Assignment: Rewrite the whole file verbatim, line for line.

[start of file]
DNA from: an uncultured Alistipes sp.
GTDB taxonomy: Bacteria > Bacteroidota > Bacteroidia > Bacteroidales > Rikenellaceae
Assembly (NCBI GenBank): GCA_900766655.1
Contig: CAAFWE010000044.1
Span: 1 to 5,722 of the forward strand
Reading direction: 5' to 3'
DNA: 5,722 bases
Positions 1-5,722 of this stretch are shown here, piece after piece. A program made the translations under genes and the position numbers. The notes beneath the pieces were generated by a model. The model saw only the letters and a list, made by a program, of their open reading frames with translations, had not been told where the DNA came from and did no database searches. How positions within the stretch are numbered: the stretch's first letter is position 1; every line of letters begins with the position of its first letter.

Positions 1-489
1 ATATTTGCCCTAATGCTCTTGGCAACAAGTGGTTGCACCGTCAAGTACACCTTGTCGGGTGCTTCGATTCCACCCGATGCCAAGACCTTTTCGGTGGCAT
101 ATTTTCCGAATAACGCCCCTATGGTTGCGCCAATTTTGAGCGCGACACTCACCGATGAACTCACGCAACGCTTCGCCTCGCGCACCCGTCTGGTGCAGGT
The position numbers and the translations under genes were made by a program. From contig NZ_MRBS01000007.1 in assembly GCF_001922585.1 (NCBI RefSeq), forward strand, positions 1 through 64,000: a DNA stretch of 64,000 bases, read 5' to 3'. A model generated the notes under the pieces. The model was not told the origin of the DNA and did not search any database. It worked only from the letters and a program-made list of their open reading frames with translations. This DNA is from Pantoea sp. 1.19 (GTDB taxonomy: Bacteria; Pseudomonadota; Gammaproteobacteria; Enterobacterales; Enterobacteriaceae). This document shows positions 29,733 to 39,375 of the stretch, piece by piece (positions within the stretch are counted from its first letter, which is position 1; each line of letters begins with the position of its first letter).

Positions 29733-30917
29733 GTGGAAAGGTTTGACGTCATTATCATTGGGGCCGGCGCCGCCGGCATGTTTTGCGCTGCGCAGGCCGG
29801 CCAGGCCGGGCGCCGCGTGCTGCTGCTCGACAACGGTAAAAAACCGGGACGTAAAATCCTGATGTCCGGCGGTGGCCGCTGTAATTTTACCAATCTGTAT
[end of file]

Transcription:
DNA from: an uncultured Alistipes sp.
GTDB taxonomy: Bacteria > Bacteroidota > Bacteroidia > Bacteroidales > Rikenellaceae
Assembly (NCBI GenBank): GCA_900766655.1
Contig: CAAFWE010000044.1
Span: 1 to 5,722 of the forward strand
Reading direction: 5' to 3'
DNA: 5,722 bases
Positions 1-5,722 of this stretch are shown here, piece after piece. A program made the translations under genes and the position numbers. The notes beneath the pieces were generated by a model. The model saw only the letters and a list, made by a program, of their open reading frames with translations, had not been told where the DNA came from and did no database searches. How positions within the stretch are numbered: the stretch's first letter is position 1; every line of letters begins with the position of its first letter.

Positions 1-489
1 ATATTTGCCCTAATGCTCTTGGCAACAAGTGGTTGCACCGTCAAGTACACCTTGTCGGGTGCTTCGATTCCACCCGATGCCAAGACCTTTTCGGTGGCAT
101 ATTTTCCGAATAACGCCCCTATGGTTGCGCCAATTTTGAGCGCGACACTCACCGATGAACTCACGCAACGCTTCGCCTCGCGCACCCGTCTGGTGCAGGT
The position numbers and the translations under genes were made by a program. From contig NZ_MRBS01000007.1 in assembly GCF_001922585.1 (NCBI RefSeq), forward strand, positions 1 through 64,000: a DNA stretch of 64,000 bases, read 5' to 3'. A model generated the notes under the pieces. The model was not told the origin of the DNA and did not search any database. It worked only from the letters and a program-made list of their open reading frames with translations. This DNA is from Pantoea sp. 1.19 (GTDB taxonomy: Bacteria; Pseudomonadota; Gammaproteobacteria; Enterobacterales; Enterobacteriaceae). This document shows positions 29,733 to 39,375 of the stretch, piece by piece (positions within the stretch are counted from its first letter, which is position 1; each line of letters begins with the position of its first letter).

Positions 29733-30917
29733 GTGGAAAGGTTTGACGTCATTATCATTGGGGCCGGCGCCGCCGGCATGTTTTGCGCTGCGCAGGCCGG
29801 CCAGGCCGGGCGCCGCGTGCTGCTGCTCGACAACGGTAAAAAACCGGGACGTAAAATCCTGATGTCCGGCGGTGGCCGCTGTAATTTTACCAATCTGTAT